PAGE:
Due to the complexity of hospital construction, OSHPD serves as the building official for all hospital general acute-care inpatient facilities in California. To determine the clinic buildings under OSHPD’s jurisdiction, see the Clinic CAN. OSHPD is responsible for the plan review and area compliance activities for hospital construction. Once OSHPD’s work has been completed, OSHPD notifies the Department of Public Health Licensing and Certification Program, which provides a certificate of occupancy for the new building/service.
OSHPD receives its authority under the Hospital Facilities Seismic Safety Act (HFSSA), which was enacted in 1973. The HFSSA originally pertained only to new construction or retrofits/renovations that affect the structural integrity of the building. Following the Northridge Earthquake, SB 1953 (Chapter 740, Statutes of 1994) was enacted, which established deadlines hospitals need to meet to remain operational. This is referred to as Seismic Mandate. In carrying out the Hospital Facilities Seismic Safety Act, the OSHPD Director receives advice/consultation from the HBSB as needed.
The Office of Statewide Health Planning and Development (OSHPD) has developed proposed building standards for a new seismic design category — Structural Performance Category 4D (SPC-4D), which meets the requirements of the Hospital Facilities Seismic Safety Act and acceptable structural engineering practices. The proposed standards are under review by the California Building Standards Commission.
The Facility Guidelines Institute (FGI) has released the seventh edition of the Design Guide for the Built Environment of Behavioral Health Facilities. Formerly hosted by the National Association of Psychiatric Health Systems, the guide helps behavioral health care provider organizations understand and analyze how the physical environment affects patient and staff safety, as well as offers best practices in protecting patients and staff. The guide can be accessed on the FGI website at www.fgiguidelines.org/beyond.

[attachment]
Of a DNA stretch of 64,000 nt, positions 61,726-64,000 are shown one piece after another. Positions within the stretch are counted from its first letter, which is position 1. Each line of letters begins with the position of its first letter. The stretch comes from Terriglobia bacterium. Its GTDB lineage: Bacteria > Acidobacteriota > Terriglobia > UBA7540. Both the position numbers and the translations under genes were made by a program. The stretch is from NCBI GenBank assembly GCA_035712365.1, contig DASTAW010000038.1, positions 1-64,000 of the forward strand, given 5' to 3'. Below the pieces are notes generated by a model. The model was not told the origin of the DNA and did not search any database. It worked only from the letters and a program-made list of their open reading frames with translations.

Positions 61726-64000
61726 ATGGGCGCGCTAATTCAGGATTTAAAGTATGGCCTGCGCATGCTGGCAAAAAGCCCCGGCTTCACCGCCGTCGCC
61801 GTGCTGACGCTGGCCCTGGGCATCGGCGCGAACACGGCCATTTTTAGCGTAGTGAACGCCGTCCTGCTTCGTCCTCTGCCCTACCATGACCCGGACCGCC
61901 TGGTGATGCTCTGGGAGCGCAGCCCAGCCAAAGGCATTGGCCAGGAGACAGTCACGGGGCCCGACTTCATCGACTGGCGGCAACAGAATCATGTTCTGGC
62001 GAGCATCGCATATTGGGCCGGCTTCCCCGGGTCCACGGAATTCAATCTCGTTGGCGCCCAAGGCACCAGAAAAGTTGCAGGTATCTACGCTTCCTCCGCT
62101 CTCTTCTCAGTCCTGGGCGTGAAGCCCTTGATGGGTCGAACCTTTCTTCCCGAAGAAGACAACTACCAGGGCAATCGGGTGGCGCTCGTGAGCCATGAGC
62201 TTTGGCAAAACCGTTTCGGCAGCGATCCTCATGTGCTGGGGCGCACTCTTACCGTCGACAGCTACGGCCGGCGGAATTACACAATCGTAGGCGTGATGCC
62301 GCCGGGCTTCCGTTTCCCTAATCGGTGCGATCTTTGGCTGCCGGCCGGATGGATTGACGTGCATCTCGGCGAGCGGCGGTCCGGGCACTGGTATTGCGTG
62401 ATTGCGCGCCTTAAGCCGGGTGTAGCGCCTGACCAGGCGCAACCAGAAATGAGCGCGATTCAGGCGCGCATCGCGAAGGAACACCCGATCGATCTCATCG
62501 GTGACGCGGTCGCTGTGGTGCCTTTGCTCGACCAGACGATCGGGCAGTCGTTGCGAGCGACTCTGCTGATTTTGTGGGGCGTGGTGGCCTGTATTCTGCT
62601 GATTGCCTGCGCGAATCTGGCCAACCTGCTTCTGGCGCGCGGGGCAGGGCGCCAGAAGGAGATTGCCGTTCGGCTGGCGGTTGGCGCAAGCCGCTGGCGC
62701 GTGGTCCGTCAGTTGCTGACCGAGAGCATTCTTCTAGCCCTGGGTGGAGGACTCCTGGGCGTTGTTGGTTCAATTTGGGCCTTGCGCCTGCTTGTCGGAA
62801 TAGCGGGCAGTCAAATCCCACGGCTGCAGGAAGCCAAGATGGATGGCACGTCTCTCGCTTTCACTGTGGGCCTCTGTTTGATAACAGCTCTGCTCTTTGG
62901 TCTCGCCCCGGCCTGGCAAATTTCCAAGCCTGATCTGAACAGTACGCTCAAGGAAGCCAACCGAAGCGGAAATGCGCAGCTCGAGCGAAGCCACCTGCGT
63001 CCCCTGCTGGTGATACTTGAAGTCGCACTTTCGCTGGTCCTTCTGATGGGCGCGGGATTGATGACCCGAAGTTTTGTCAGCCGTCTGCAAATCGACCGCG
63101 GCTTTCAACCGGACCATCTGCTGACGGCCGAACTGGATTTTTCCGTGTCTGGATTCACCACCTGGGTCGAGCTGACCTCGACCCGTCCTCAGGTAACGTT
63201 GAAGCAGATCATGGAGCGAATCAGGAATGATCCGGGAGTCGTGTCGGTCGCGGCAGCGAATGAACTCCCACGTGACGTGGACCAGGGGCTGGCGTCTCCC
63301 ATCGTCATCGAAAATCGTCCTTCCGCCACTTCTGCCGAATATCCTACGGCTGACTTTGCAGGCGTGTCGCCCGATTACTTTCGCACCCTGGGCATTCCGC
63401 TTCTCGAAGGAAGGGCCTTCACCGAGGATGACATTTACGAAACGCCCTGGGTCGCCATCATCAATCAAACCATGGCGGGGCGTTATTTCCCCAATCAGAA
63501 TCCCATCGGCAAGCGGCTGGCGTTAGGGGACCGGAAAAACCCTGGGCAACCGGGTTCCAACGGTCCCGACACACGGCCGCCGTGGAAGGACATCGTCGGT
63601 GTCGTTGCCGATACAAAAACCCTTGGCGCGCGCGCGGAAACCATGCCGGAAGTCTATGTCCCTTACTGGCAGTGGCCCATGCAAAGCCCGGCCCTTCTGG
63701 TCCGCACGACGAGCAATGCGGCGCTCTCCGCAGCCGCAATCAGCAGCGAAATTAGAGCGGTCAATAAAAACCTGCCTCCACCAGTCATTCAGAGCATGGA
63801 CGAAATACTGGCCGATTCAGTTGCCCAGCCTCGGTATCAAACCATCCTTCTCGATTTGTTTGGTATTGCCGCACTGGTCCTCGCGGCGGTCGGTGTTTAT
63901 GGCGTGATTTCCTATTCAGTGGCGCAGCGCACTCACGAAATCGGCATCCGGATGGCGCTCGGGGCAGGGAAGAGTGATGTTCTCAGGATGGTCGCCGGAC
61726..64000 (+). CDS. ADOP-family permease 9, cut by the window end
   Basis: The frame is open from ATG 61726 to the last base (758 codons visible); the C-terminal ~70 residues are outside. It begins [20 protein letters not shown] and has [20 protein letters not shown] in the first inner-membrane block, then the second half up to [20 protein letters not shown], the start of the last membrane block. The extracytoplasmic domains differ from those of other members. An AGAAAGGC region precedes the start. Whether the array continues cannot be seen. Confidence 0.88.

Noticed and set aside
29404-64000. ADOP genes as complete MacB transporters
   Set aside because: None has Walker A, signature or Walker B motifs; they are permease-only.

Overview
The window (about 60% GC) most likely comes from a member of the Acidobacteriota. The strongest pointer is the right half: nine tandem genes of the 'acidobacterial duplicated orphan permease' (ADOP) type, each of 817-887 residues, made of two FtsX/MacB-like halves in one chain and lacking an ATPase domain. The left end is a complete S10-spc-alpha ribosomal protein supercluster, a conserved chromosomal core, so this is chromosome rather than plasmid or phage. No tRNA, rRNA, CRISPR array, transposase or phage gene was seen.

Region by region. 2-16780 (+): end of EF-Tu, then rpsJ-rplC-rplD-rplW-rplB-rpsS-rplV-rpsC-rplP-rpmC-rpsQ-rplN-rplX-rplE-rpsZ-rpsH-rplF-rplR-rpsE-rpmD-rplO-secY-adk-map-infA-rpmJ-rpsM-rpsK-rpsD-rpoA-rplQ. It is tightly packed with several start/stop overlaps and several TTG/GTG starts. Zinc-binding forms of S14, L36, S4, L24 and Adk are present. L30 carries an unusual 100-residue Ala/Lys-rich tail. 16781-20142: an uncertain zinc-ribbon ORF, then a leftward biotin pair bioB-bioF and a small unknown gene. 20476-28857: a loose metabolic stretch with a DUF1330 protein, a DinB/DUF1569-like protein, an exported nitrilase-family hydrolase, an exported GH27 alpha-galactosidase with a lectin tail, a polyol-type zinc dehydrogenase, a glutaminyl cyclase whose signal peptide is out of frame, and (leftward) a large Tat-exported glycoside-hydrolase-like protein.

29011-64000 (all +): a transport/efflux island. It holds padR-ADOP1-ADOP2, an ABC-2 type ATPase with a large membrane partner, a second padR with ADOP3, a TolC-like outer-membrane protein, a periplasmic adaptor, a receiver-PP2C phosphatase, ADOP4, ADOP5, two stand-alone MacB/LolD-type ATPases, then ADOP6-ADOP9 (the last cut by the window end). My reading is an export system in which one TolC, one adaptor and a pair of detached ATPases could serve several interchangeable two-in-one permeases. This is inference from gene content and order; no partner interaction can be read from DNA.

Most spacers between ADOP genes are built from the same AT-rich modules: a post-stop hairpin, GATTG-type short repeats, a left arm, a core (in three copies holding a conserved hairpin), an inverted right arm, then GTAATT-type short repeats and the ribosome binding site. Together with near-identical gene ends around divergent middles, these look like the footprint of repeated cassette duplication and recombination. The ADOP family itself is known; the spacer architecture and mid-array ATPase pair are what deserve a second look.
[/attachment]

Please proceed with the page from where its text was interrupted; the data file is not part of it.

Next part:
The Centers for Medicare & Medicaid Services has issued the attached memorandum to state survey agencies providing direction on how hospitals, critical care hospitals and ambulatory surgical care centers can obtain a categorical waiver to lower operating room relative humidity (RH) below 30 percent. The memo also addresses the need for humidity levels to be compatible with manufacturer requirements for storage and use of equipment.
Earlier this year, CHA issued a report, developed by a broad group of stakeholders, which identified issues hospitals may confront when lowering operating room humidity below 30 percent and urged hospitals to conduct risk assessments. The stakeholders who developed the guidelines were particularly concerned about manufacturers’ warnings related to RH levels lower than 30 percent – specifically regarding the impact on the integrity and functionality of equipment and supplies used in the operating room.
The Office of Statewide Health Planning and Development (OSHPD) Facilities Development Division (FDD) showcased its eServices Portal (eSP) and its integration with Google Earth at the 2015 Government Transformation Showcase in Sacramento earlier this month. The eSP is an online system that replaces OSHPD’s logbook and assists in expediting plan review and construction. At the showcase, it was selected as one of the top 15 examples of California government transformation. To learn more about the eSP and how it has enhanced FDD’s emergency response capabilities, see the attached report.